When Grandduke Charles, the prince-regent of Carpathia, a fictitious Balkan country which could start a European war by switching alliances, visits London for the coronation of the new ... See full summary »
With his family away for their annual summer holiday, New Yorker Richard Sherman decides he has the opportunity to live a bachelor's life - to eat and drink what he wants and basically to enjoy life without wife and son. The beautiful but ditsy blond from the apartment above his catches his eye and they soon start spending time together. It's all innocent though there is little doubt that Sherman is attracted to her. Any lust he may be feeling is played out in his own imagination however. Written by
The original Broadway production of "The Seven Year Itch" by George Axelrod opened at the Fulton Theater on November 20, 1952 and ran for 1141 performances. Tom Ewell reprises his role in the movie. The play's author collaborated on the screenplay for the movie version. See more »
In the scene where Richard opens the door for The Girl, at the time she forgot her front door keys, he gets out of the apartment to talk to her and look at her going upstairs. When he gets out the lights are on, but when he come back after he hurt his neck, the lights are off. See more »
[In Richard's nightmare, Helen shoots him and he lays dying on the stairs]
Helen... I'm going fast. Give me a cigarette!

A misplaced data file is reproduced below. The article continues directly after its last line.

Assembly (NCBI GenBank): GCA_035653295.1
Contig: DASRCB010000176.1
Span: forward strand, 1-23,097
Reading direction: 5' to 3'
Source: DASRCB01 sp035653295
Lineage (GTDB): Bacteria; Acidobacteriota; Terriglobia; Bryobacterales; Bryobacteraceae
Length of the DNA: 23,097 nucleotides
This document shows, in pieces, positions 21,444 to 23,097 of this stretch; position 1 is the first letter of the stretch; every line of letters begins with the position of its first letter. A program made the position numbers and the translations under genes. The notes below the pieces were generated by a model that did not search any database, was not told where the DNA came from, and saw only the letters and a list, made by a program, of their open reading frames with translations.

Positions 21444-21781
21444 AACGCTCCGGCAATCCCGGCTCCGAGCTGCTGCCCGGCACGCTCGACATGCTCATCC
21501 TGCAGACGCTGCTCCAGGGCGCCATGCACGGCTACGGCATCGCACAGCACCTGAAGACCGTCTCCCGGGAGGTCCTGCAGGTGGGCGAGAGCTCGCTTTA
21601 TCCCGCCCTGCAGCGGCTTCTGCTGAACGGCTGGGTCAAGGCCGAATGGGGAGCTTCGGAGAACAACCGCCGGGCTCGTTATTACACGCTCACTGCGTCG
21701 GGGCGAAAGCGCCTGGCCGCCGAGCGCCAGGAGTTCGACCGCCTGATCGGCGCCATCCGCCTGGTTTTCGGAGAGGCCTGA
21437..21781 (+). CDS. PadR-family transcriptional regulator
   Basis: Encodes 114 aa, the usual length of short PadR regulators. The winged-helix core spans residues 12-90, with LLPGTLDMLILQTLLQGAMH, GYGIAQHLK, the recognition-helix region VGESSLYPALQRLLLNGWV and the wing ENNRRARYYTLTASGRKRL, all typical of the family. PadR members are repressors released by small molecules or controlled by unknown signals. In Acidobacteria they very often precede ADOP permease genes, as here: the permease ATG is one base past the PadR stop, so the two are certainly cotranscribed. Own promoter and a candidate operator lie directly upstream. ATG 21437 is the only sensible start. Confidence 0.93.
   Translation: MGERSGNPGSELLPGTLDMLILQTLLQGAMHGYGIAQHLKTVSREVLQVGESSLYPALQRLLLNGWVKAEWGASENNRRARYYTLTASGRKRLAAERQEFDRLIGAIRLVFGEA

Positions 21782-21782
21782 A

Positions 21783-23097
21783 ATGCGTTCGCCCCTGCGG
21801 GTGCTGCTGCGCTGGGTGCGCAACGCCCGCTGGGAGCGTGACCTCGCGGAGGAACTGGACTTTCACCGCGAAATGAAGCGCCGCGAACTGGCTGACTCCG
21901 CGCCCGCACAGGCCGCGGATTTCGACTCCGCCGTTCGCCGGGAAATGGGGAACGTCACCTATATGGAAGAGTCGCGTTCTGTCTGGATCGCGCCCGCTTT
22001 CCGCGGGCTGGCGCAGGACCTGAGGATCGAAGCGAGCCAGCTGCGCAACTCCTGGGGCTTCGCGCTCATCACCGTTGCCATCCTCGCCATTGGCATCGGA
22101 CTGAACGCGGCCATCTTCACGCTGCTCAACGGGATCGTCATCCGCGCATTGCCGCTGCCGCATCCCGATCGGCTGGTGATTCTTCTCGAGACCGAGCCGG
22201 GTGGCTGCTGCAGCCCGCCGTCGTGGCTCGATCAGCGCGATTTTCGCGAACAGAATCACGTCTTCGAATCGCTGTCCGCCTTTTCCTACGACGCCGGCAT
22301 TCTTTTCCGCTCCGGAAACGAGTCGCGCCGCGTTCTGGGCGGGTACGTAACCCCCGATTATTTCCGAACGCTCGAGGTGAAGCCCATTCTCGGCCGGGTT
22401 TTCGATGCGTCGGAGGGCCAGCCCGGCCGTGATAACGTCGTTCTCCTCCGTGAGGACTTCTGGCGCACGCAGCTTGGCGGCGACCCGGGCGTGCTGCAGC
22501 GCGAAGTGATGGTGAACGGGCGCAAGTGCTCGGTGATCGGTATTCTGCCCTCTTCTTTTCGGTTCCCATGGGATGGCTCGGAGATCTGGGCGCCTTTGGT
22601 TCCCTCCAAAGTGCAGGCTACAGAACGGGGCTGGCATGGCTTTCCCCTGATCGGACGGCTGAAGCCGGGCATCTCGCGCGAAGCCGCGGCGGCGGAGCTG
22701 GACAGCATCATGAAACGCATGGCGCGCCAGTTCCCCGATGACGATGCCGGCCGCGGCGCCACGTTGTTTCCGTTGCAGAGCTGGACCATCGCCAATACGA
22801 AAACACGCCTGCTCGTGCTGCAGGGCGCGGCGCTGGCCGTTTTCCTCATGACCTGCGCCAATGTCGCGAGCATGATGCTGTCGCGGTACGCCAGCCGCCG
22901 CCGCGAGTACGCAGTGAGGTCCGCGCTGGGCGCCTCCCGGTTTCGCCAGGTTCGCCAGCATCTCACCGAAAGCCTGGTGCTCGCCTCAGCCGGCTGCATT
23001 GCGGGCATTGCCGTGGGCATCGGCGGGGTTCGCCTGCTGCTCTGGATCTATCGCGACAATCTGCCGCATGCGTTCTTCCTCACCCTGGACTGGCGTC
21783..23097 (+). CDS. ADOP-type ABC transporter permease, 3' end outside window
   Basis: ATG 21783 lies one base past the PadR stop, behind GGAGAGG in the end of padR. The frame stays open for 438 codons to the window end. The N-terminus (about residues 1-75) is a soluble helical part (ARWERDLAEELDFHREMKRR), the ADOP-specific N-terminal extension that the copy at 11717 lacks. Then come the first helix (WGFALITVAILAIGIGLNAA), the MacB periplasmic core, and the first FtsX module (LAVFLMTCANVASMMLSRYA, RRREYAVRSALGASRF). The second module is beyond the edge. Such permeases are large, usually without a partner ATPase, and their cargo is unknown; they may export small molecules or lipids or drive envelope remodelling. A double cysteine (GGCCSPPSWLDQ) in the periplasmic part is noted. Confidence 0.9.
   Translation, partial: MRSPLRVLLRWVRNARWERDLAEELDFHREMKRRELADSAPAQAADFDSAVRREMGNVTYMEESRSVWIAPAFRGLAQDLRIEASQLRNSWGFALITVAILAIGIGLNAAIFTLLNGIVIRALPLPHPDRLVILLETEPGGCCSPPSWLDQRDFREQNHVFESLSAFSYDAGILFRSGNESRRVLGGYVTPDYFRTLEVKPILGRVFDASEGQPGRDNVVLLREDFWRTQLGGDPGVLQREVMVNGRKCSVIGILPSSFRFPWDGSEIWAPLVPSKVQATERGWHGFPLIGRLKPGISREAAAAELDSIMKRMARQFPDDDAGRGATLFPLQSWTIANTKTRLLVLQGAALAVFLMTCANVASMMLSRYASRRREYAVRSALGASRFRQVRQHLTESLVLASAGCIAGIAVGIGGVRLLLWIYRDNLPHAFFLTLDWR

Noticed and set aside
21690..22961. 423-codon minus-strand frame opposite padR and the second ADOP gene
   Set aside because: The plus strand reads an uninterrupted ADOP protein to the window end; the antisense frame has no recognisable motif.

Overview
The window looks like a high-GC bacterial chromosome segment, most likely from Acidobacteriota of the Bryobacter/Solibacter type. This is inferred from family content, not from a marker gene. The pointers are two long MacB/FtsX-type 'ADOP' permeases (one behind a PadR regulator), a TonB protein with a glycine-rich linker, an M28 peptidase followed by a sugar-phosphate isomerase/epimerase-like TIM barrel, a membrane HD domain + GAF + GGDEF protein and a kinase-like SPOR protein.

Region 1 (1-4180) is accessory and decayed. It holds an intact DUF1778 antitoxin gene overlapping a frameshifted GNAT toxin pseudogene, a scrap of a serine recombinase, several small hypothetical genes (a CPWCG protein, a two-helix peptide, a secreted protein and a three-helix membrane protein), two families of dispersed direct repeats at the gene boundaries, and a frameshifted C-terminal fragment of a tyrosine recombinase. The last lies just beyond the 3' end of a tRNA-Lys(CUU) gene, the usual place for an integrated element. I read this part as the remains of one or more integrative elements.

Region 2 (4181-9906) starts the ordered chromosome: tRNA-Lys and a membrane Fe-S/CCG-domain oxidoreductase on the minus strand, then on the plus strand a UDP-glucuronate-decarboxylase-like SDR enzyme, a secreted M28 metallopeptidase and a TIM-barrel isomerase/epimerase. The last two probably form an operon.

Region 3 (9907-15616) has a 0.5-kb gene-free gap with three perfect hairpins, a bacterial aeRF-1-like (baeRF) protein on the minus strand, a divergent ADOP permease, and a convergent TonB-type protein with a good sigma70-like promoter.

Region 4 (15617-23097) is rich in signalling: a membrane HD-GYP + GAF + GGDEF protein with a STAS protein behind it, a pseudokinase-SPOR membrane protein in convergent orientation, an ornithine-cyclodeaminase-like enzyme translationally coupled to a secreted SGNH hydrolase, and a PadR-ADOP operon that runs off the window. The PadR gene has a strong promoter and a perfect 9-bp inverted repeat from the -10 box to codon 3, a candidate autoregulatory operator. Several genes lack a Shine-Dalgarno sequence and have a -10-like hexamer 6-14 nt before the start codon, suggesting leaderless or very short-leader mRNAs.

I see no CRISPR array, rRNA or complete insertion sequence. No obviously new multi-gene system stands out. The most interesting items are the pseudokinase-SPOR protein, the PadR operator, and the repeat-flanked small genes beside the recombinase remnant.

A cigarette? You know what Dr. Murphy told you about smoking!
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When the title appears, one arm of the T in ITCH reaches down and scratches the stem of the letter. See more »
The film succeeds mainly because of Marilyn Monroe's obvious charisma and appeal - she really shines in this as the dizzy, curvy blonde upstairs. Tom Ewell has been married seven years and has seen his wife and son away for the summer - he determines not to smoke, not to drink, and not to chase women. The moment Monroe wiggles up those stairs all that goes out of the window and he starts fantasising about the new arrival.
There are a lot of funny situations and you're never quite sure what it in Ewell's head and what is real (well, I wasn't anyway). I love the scene where they are playing Chopsticks and of course, that old chestnut the 2nd Rach concerto rears its head! Victor Moore plays a doddery plumber and Oscar Homolka a shrink who advises Ewell not to consider anything as drastic as murder until he can get simple problems sorted out, while Evelyn Keyes makes the most of her few appearances as Ewell's wife (or is she his conscience?!).
The film is fun, the famous skirt and grid scene is now legendary (but quite unlike the often-seen poster shot), and there is much in this bouncy production after nearly fifty years to entertain pretty much anyone.
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